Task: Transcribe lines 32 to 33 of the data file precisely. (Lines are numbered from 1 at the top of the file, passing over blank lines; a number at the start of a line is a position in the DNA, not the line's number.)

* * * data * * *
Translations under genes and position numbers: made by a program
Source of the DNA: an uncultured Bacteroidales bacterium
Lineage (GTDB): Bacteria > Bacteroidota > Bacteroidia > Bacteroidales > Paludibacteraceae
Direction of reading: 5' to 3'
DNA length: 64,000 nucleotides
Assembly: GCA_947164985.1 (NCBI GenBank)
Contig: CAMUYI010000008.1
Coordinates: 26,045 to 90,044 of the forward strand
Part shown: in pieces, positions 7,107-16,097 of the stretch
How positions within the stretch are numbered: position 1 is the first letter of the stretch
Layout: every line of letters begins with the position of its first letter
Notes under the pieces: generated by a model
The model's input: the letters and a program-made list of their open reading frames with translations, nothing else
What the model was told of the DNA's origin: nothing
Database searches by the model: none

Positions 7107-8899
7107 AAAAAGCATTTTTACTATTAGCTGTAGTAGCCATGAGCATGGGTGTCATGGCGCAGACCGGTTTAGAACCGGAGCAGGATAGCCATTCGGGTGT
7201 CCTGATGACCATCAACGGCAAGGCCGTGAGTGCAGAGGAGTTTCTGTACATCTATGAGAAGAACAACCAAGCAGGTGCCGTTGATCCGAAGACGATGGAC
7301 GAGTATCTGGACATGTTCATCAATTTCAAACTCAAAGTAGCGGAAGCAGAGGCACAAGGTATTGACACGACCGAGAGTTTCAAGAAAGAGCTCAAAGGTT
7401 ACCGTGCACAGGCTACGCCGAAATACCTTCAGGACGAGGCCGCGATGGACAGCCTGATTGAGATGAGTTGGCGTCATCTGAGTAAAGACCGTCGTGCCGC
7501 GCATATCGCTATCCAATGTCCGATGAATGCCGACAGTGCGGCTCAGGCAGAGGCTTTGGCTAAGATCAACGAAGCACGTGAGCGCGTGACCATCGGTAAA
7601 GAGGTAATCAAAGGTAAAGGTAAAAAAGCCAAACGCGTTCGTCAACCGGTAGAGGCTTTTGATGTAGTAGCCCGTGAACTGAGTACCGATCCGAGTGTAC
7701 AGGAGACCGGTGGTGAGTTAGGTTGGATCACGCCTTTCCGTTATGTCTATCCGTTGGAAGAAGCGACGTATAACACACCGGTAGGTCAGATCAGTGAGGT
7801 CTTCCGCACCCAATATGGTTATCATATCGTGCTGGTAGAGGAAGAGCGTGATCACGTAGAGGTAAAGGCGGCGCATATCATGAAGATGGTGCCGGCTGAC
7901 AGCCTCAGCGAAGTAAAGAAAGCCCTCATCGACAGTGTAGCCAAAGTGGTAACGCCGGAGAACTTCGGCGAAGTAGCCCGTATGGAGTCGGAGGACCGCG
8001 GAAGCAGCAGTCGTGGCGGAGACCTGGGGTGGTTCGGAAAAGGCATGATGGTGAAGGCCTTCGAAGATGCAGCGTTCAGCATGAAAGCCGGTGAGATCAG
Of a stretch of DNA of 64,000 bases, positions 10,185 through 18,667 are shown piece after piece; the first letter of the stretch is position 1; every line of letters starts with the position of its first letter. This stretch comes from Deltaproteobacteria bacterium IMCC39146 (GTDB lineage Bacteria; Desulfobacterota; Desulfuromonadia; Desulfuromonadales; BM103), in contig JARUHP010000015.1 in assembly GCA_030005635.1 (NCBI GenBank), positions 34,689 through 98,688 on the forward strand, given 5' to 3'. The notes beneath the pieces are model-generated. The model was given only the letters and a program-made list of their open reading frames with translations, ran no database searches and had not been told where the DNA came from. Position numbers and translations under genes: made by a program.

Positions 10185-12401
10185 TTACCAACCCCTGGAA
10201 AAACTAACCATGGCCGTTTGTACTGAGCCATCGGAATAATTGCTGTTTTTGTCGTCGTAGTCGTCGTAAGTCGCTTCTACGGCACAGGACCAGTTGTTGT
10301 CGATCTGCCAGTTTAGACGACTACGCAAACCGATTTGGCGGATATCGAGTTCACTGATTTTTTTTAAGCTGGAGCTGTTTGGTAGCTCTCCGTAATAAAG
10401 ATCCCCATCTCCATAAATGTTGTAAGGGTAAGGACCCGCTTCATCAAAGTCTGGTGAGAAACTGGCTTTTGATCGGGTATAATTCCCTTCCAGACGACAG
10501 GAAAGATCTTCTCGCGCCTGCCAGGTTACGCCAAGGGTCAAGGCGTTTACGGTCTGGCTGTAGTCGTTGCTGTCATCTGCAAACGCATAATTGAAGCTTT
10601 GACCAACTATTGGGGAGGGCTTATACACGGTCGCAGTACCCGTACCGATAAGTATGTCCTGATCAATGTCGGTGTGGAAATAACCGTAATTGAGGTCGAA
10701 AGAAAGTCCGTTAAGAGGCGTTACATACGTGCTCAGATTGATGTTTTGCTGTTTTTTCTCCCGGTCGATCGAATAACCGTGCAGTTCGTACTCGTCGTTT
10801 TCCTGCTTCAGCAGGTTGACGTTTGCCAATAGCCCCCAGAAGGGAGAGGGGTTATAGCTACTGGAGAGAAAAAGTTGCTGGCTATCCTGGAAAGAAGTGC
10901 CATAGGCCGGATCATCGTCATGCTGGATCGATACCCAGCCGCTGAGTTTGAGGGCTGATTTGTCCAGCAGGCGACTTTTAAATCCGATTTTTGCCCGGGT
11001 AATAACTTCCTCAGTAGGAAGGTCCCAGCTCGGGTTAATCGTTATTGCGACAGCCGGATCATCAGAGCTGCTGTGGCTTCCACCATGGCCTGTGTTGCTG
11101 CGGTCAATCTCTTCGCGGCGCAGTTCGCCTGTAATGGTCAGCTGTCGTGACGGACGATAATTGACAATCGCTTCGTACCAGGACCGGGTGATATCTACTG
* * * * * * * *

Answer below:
10401 ATCCCCATCTCCATAAATGTTGTAAGGGTAAGGACCCGCTTCATCAAAGTCTGGTGAGAAACTGGCTTTTGATCGGGTATAATTCCCTTCCAGACGACAG
10501 GAAAGATCTTCTCGCGCCTGCCAGGTTACGCCAAGGGTCAAGGCGTTTACGGTCTGGCTGTAGTCGTTGCTGTCATCTGCAAACGCATAATTGAAGCTTT